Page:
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Stanfield, Allison --- "Dinosaurs to Dynamos: Has the Law Reached its Technological Age?" [1998] UNSWLawJl 60; (1998) 21(2) UNSW Law Journal 530

Dinosaurs to Dynamos: Has the Law Reached its Technological Age?



I once heard a quote to the effect that if you were to put a person living in the seventeenth century into a time machine and bring them into the world today, they would feel very out of place. However, the quote went on to say that if you were to take a lawyer from the seventeenth century and put them here today, they would feel right at home.

The application of technology to the legal profession seems to take place at a much slower pace than the application of technology to other areas of business and industry. The reason for this seems unclear. Perhaps it is because of the unique nature of the legal industry and the quirky nature of legal process. This is particularly so given the sometimes marked differences in legal procedures from jurisdiction to jurisdiction.

However, as lawyers' clients begin to utilise technology and to conduct business on the Internet, lawyers will be forced to keep up. Some of the benefits that technology can bring to the legal profession and some of the reasons why it should embrace technology are considered here.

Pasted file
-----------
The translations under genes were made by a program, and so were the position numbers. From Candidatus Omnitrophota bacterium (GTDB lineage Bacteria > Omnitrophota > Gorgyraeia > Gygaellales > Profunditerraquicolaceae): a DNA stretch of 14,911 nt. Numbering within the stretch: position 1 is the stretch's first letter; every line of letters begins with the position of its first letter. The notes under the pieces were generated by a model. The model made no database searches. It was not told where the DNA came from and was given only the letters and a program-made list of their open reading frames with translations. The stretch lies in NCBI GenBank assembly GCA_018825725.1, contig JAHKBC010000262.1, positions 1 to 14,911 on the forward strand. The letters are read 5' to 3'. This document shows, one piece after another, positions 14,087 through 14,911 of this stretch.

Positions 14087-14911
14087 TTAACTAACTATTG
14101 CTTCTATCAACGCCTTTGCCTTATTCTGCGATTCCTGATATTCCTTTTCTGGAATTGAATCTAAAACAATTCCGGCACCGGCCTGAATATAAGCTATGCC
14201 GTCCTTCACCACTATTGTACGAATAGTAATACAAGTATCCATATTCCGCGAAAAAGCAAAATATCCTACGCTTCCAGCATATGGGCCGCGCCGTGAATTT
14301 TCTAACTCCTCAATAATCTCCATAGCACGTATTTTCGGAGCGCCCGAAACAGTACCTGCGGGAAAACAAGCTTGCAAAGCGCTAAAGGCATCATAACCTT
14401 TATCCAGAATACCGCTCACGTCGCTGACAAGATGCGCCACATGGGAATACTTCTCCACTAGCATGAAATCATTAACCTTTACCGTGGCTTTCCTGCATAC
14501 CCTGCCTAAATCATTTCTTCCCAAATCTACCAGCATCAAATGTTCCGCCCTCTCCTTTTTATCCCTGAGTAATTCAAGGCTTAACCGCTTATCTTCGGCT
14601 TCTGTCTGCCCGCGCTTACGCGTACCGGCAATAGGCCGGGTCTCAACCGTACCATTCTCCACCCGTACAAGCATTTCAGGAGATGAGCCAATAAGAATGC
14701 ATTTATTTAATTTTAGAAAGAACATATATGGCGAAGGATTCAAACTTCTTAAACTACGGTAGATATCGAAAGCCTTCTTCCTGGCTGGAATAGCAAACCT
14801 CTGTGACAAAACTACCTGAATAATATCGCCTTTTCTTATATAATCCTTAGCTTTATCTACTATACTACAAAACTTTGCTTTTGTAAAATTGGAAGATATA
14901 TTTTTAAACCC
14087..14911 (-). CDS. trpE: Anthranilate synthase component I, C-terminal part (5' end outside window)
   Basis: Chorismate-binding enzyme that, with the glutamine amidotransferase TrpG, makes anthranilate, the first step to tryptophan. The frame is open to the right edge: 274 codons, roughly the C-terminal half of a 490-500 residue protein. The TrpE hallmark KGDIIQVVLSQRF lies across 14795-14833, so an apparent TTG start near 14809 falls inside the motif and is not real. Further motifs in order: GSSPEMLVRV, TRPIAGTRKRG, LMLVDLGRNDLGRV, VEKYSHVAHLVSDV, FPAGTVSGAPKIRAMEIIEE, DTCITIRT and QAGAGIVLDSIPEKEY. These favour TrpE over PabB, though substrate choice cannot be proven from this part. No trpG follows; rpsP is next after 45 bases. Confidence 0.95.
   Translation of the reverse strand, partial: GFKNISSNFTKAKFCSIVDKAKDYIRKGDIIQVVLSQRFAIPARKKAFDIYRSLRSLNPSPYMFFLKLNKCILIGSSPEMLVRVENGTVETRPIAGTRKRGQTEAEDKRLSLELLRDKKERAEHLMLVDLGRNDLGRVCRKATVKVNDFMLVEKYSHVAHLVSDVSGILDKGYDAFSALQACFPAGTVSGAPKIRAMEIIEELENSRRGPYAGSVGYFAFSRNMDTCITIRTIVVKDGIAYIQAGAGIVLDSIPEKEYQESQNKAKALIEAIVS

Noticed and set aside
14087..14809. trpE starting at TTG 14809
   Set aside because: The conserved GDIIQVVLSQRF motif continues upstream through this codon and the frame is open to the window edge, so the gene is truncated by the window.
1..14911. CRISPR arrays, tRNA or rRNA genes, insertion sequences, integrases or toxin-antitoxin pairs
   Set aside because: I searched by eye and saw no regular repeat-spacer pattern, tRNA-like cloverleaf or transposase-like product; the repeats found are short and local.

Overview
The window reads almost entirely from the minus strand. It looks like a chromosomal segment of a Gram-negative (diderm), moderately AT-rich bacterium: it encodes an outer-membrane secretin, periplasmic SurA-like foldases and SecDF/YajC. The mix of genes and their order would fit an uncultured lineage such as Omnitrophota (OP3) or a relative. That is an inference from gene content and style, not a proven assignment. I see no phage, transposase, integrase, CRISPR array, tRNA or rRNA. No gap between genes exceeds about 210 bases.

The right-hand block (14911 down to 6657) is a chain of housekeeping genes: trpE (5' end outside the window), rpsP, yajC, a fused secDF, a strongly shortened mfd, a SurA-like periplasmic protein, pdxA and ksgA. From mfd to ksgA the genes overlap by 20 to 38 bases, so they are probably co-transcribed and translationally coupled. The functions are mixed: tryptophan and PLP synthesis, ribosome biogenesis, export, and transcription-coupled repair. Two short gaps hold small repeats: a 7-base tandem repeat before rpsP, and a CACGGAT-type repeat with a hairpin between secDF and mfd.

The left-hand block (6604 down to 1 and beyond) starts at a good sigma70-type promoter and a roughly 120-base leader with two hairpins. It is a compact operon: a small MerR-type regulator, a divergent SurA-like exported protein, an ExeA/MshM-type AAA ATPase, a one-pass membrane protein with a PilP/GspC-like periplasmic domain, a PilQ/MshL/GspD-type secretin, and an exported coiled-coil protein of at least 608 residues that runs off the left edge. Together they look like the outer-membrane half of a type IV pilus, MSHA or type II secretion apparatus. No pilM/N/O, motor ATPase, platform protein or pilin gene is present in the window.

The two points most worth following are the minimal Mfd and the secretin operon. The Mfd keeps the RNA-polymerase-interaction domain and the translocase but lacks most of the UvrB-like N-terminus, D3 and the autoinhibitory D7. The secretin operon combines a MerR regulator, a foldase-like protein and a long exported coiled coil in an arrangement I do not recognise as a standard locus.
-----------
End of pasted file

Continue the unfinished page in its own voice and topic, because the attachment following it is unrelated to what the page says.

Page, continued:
Most lawyers do not yet deal well with electronic information. For example, during discovery, it is common for a disk to be included in an Affidavit of Documents as a "document". However, when the disk is opened on a computer, it actually contains several electronic documents. Strictly speaking, each document on the disk is a separate document that should be classified in the same way a hard copy document would be classified. Each document has a date, is of a certain type (such as correspondence, memorandum, spreadsheet), has an author and a subject. Just because it has been provided in electronic format should not mean that it should be treated in a different way. Likewise, many documents exchanged in hard copy during discovery already exist somewhere in electronic format, yet it is the hard copy that is treated as a "document".